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Completing HPHT wells arguably tougher than drilling them, FMC’s Skeels says

Posted on 15 April 2010

HPHT wells are challenging to drill and, arguably, even more of a problem when it comes to their completion, according to Brian Skeels of FMC Technologies.

In the closing address at the IADC 2010 Well Control Europe 2010 conference & exhibition staged in Aberdeen, Mr Skeels sought to enunciate the scale of the challenges and how reality can differ from anticipation.

“There are a lot of interesting problems and things that we’re solving and we’re actually finding out that some of the problems that we are encompassing are of our own making … we’re kind of overdoing it,” he told delegates.

Mr Skeels, who has been studying the topic closely with his team at FMC, said that it was important to get a grip on some of the approaches used by drillers when successfully drilling HPHT.

“We’re trying to figure out that they did, either blindly or through foresight or whatever, and (in well completion terms) come in behind that to cut down some of the costs that are associated with HPHT.

“When I started out on this project we were getting a lot of different people telling us about a lot of different situations … surface equipment or platforms offshore and what was going on subsea offshore in deep water,” he said. “And a lot of times what we found out, even though they were drilling to roughly the same depth, that thicker salt layers were occurring more in deeper water than in shallow water … it turned out that the salt layer actually reduced some of the pressure and temperature requirements in terms of the completion work.”

Mr Skeels explained that it was easy enough to anticipate bottom pressure versus TVD (total vertical depth) and wells drilled in shallow water versus deepwater were compared.

Shelf HPHT vs Deepwater HPHT in the GOM

Shelf HPHT vs Deepwater HPHT in the GOM

“They tracked very nicely as far as pressure was concerned. But with temperature we got a big surprise. We thought that the temperature was going to go up right along with the rest, but because of the geology, it didn’t.”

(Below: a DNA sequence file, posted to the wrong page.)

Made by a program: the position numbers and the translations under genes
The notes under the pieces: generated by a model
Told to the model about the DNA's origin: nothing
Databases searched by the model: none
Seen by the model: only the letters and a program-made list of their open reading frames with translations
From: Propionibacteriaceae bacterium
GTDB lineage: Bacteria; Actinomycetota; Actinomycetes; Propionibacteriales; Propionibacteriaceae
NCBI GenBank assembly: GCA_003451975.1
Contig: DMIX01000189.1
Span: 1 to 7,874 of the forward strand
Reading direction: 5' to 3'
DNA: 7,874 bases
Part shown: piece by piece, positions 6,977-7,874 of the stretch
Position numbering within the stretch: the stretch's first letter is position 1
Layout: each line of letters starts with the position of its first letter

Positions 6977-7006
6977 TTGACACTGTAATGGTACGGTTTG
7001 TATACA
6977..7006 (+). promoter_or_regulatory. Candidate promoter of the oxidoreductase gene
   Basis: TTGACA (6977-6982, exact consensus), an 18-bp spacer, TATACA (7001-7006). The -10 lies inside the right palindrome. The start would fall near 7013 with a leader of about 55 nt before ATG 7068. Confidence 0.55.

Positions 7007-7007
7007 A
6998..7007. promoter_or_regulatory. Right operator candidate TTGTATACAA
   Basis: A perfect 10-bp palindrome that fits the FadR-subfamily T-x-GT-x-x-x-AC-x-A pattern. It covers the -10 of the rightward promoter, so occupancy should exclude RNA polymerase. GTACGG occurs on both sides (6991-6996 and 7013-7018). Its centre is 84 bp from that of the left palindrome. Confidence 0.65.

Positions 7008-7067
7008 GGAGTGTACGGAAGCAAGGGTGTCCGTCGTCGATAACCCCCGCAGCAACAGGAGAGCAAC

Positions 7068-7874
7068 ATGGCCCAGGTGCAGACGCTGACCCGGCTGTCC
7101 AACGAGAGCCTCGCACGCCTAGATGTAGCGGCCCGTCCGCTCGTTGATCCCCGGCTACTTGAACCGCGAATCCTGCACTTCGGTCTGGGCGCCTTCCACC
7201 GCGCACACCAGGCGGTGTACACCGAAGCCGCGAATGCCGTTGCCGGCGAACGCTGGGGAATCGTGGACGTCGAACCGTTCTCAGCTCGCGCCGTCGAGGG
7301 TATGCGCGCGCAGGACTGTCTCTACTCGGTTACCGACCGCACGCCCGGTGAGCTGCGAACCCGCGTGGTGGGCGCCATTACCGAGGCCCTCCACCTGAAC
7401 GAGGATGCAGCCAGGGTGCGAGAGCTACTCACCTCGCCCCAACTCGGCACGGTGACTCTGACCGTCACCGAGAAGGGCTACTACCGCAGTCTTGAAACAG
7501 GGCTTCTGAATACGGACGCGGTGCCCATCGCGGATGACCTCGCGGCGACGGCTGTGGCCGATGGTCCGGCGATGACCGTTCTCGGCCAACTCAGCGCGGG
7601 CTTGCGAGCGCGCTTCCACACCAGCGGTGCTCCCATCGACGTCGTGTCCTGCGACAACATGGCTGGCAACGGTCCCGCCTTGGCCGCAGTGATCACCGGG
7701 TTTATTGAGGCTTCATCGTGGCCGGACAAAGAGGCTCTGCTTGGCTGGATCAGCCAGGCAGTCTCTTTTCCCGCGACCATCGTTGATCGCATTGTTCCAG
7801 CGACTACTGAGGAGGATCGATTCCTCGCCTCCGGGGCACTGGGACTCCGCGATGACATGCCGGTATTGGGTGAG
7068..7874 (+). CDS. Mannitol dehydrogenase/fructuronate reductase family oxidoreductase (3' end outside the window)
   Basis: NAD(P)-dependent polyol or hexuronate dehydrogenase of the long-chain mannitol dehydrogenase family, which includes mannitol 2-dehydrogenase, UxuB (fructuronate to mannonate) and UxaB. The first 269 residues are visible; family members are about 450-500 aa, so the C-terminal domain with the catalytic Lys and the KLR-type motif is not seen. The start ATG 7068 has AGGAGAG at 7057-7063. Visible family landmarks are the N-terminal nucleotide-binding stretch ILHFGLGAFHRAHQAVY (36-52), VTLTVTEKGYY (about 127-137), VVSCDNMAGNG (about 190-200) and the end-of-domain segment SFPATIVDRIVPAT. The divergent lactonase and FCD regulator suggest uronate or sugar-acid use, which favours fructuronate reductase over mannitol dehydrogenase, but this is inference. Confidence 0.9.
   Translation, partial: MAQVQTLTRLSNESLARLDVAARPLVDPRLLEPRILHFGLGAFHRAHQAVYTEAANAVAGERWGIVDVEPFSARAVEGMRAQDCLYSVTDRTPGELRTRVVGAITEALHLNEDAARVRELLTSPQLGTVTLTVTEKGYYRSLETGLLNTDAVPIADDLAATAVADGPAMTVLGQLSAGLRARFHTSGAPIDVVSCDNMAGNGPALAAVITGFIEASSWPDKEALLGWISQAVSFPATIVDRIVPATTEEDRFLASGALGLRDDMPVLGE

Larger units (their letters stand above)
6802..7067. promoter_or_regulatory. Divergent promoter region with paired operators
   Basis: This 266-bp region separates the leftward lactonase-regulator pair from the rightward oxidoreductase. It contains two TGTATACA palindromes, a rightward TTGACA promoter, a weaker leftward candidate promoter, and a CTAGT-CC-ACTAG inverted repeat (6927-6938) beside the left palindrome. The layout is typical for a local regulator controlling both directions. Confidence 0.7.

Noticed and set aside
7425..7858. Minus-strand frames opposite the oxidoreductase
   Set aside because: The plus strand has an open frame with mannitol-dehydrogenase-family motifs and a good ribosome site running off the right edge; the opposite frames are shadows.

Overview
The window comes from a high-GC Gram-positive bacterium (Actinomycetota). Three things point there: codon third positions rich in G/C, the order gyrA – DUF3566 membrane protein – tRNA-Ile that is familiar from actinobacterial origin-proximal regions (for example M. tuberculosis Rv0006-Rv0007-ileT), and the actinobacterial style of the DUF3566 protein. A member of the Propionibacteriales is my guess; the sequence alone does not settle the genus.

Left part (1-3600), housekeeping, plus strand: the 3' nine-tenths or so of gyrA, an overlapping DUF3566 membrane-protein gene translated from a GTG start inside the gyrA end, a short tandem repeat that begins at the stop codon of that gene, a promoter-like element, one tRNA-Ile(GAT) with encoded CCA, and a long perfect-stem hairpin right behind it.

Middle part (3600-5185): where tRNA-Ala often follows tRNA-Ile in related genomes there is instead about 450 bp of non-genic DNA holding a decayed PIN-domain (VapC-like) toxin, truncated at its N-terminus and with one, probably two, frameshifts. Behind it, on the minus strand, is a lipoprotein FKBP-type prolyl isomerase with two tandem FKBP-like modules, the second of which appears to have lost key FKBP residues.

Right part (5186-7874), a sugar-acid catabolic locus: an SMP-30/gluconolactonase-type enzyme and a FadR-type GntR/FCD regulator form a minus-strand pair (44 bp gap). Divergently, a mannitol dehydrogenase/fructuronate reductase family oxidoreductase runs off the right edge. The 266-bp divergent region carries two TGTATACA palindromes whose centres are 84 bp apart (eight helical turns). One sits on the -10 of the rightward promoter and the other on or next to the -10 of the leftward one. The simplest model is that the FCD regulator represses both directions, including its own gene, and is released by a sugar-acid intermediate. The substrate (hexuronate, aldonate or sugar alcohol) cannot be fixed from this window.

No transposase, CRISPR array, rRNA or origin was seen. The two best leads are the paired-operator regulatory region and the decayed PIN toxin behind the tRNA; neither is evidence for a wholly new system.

Mr Skeels said that one outcome of the research was that, for deep water, equipment was being designed for a lot higher temperature tolerance than what was really needed.

“We had to go back and redesigned with higher pressure equipment but lower temperatures … which is the easier thing to deal with.”

He asked whether it was possible not to be caught out by surprises, but that it was a tough call.

“When you talk about the reservoir, everybody knows exactly what’s going on with the reservoir, but they haven’t a clue what’s going to happen at the wellhead. The reason is that they don’t yet have an exact understanding on the fluid density or flow rate and so-forth that they anticipate producing.”

Mr Skeels talked of an error band … not much with a shallow well, but which gets wider with depth. With HPHT the band potentially becomes so wide that it is not possible to precisely anticipate what the customer needs in terms of the right completions equipment.

The margin of error grows as distance between the reservoir and wellhead increases; the deeper the well, the greater the uncertainty. And variability in fluid properties and selected flow rates impacts the margin of error.

“Due to these factors, at higher pressures and temperatures, there is more uncertainty regarding wellhead temperature. It’s very critical for HPHT,” added Mr Skeels.

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